Well, more than one inch of rain can be an impressive thing. Fall break, a short two days off of classes, is scheduled this week, as is the monsoon season—they should coincide.
I would feel bad, just as I would feel bad about two days of rain that sucked the outdoor fun out of this weekend, but, honestly, I cannot. It has been so darn dry for so long and I’ll gladly sacrifice a Saturday to the Rain Spirits–and, go ahead, take my Sunday, too.
The prettiest part of our fall is coming to an end. The golden ashes, which so jazzed everybody about the colors of this unusual autumn, are mostly bare grey branches now. The early maples have shed their leaves.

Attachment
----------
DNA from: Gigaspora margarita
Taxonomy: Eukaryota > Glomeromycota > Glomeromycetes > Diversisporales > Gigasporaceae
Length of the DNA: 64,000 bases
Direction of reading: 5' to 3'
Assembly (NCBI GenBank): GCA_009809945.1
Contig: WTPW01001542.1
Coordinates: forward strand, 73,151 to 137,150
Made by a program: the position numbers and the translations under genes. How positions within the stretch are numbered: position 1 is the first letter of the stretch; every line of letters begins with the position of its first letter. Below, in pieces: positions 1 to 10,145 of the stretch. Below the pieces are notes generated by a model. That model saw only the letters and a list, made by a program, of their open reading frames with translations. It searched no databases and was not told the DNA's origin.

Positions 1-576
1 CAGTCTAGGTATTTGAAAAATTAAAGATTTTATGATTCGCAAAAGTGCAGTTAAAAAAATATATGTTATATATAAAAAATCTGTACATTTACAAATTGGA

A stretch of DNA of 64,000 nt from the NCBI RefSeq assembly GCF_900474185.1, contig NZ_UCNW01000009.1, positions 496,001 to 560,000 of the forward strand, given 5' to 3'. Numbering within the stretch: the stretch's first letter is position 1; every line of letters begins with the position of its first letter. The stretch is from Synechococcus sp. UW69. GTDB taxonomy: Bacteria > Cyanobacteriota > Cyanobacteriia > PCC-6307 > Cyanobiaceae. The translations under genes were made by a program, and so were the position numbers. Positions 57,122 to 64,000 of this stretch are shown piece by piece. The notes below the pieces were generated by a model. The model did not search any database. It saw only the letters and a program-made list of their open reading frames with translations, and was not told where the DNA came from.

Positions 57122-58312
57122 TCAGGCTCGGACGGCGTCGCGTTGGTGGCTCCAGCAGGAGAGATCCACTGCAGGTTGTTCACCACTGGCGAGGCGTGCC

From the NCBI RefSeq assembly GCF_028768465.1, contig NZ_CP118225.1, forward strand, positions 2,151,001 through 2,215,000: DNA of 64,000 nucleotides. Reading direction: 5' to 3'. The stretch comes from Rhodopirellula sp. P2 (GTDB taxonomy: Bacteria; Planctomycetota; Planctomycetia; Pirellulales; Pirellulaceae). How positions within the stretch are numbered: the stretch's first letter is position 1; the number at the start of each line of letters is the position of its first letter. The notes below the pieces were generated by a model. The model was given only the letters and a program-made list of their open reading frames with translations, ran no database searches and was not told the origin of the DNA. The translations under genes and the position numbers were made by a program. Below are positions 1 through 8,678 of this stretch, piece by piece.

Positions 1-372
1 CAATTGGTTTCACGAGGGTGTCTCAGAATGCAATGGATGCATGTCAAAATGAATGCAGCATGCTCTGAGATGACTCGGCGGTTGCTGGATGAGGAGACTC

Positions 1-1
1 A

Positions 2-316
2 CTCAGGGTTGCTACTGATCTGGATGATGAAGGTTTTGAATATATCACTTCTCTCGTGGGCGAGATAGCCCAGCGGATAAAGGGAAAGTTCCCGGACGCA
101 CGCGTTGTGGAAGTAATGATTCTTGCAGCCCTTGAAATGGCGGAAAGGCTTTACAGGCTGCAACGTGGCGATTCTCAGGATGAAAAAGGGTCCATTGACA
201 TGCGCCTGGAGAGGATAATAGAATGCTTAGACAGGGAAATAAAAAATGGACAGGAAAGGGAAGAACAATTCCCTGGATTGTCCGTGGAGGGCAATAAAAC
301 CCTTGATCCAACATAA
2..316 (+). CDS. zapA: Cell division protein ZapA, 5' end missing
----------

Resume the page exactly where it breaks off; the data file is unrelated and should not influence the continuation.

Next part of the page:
Not that fall is over—luckily, no. The sweet gum tree I’ve been watching on my way to work each morning has, so far, remained resolutely green. While the oaks in my back yard have prematurely browned, and the big tulip is finally yellow for fall, the giant maple tree, which will bury our backyard in an impressive three or four inches of yellow and brown leaves, is just now turning color and getting started.
So there for sure is more raking, and perhaps more splashes of color, ahead.
But for now, as a gardener, as we shift from color to brown, I’m grateful for a few sequential wet days, for water in Dry Creek, for a sense that spring flowers may have a bit of moisture to work with as long as some wetness continues before the ground freezes.
Rain. Hip, hip, hooray!